Google Maps cruises the rapids of the Colorado River

The Street View trekker sets sail down the country's most endangered river, taking in views of the Grand Canyon, Nankoweap Granaries, the Redwall Cavern, and much more.

Grand Canyon National Park in Arizona, as seen in Google Street View. Google

Rafting down the rapids of the Colorado River and gazing up at the walls of the Grand Canyon is not something many people get to do. But now Google Maps is sharing the experience with the masses.

On Thursday, the Web giant released its newest Street View Trek, which navigates "America's most endangered river." Partnering with American Rivers conservation group, Google has mapped out the course of the Colorado River, highlighting attractions along the way, like North Canyon, Nankoweap Granaries, and the Redwall Cavern.

"Now with Google Street View, you can ride the whitewater rapids, cruise the sleepy river bends, and discover the side canyons that make the Colorado River a treasured resource," American Rivers Senior Vice President of Conservation Chris Williams wrote in a blog post.

The Colorado River has been around for more than 6 million years, carving 1,450 miles down the Rocky Mountains, through the deserts of Utah, Arizona, and Nevada, and emptying into the Gulf of California in Mexico. The Grand Canyon is so massive that it can be seen from outer space. Yet, because of being excessively dammed, diverted, and plumbed, the river is "at risk," Williams wrote.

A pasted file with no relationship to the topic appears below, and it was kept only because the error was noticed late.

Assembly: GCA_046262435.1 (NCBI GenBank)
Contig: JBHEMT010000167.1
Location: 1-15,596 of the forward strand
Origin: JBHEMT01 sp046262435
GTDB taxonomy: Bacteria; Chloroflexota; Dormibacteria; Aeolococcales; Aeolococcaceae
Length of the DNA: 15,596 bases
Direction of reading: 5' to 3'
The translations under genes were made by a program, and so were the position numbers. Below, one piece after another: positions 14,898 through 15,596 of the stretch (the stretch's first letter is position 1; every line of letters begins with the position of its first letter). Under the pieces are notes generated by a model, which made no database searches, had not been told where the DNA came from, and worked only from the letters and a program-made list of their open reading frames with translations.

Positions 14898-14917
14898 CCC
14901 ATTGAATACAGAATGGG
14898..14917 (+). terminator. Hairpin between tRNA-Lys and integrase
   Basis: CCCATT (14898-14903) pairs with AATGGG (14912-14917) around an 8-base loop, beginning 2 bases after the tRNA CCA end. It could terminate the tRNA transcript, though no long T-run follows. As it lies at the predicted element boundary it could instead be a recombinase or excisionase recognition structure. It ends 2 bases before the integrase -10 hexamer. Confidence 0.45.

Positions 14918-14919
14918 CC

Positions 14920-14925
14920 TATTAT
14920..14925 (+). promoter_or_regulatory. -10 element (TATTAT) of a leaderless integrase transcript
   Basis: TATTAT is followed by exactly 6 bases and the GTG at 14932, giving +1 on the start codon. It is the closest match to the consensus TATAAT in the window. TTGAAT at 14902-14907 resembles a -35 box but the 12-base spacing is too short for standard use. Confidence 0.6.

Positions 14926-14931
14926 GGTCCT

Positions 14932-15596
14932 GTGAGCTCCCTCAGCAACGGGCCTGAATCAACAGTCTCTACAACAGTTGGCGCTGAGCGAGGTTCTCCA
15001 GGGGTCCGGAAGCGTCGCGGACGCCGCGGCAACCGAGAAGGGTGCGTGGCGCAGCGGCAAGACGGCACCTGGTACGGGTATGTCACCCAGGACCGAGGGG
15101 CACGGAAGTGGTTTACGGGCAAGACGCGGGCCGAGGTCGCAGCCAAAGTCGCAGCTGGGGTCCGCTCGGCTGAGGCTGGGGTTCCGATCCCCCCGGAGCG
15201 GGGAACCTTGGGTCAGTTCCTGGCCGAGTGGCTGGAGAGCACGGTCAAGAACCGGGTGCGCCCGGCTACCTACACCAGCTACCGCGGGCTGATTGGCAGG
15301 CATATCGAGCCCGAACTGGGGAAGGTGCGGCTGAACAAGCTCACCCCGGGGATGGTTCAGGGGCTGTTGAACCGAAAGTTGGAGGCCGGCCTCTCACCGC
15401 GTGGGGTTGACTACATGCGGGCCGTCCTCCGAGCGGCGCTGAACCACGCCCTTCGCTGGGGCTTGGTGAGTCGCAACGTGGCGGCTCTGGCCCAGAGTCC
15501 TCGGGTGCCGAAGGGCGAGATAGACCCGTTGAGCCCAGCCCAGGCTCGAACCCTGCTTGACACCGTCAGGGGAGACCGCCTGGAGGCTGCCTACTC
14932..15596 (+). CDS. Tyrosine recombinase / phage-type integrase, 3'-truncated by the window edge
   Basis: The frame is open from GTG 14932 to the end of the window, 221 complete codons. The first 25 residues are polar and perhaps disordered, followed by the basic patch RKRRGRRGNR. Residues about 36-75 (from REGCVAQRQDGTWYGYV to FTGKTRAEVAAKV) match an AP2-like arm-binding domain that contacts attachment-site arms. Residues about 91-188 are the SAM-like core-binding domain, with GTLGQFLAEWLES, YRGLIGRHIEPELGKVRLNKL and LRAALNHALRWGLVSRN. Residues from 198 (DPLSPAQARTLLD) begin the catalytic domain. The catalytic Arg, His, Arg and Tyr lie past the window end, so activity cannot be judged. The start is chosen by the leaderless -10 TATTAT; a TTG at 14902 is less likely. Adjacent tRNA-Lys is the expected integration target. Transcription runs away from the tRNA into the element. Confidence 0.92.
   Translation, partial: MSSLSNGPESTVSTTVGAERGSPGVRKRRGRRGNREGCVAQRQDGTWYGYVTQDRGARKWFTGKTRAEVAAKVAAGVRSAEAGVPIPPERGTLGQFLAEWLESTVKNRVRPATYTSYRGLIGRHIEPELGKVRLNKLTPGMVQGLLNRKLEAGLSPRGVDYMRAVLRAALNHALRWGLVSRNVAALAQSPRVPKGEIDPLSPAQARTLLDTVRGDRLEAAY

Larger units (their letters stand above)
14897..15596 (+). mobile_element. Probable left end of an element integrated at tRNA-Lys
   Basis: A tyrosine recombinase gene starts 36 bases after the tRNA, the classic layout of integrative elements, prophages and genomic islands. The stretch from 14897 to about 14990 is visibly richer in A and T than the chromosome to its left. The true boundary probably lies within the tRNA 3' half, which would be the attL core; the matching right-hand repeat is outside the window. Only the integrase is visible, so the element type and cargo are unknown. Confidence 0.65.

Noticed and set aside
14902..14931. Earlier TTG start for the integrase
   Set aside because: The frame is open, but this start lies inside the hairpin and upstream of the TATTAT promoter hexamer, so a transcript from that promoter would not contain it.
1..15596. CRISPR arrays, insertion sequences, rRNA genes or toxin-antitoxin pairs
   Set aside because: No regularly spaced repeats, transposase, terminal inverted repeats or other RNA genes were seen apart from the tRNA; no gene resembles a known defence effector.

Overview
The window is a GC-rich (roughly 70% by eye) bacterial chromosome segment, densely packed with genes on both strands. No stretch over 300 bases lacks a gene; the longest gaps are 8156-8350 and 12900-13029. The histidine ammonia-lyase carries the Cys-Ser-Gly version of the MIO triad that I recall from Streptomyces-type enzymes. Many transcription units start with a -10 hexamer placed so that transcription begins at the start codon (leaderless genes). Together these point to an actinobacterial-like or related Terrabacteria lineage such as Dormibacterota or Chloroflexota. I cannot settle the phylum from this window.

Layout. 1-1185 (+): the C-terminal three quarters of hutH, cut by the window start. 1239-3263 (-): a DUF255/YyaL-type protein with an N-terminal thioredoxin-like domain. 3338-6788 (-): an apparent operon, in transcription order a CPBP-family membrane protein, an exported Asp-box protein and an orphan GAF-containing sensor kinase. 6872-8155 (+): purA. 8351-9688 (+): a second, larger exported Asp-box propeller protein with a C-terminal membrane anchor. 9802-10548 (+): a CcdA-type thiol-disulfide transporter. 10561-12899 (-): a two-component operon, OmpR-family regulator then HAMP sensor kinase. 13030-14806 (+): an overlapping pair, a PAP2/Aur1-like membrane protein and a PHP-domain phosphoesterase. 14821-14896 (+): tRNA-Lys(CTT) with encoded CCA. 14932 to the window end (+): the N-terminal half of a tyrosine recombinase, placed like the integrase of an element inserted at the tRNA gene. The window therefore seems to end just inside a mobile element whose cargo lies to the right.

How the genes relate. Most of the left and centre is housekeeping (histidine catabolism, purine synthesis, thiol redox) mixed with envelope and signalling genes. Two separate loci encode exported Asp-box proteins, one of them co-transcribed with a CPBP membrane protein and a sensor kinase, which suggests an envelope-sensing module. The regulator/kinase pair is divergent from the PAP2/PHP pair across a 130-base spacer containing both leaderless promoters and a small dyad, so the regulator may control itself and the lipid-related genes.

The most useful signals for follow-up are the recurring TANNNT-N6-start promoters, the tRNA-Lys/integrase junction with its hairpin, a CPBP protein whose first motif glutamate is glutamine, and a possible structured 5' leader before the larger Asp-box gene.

"By the time it reaches the Gulf of California in Mexico, the river is barely a trickle -- a ghost of its once magnificent self," Williams wrote. "You can see evidence of the river's decline in Street View, like the high water mark (showing 1950s driftwood on top of the rock), or sedimentation along the river's edge down by Lake Mead."

Google and American Rivers hope that by letting armchair explorers take a float down the Colorado River, they can raise awareness about the need to "protect and restore" it.

Google Maps has increasingly brought digital travelers to some of the most difficult places to reach on Earth. Just in the past month, the Web giant created a way for Internet users to visit the frozen home of polar bears in a remote area of the Canadian tundra and also to see 30 of India's national treasures, including the Taj Mahal. And, over the past year, the Street View trekker has brought viewers to remote beaches in Hawaii, Japan's Fukushima nuclear no-go zone, and Ecuador's pristine Galapagos Islands.

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About the author

Dara Kerr is a staff writer for CNET focused on the sharing economy and tech culture. She grew up in Colorado where she developed an affinity for collecting fool's gold and spirit animals.

 

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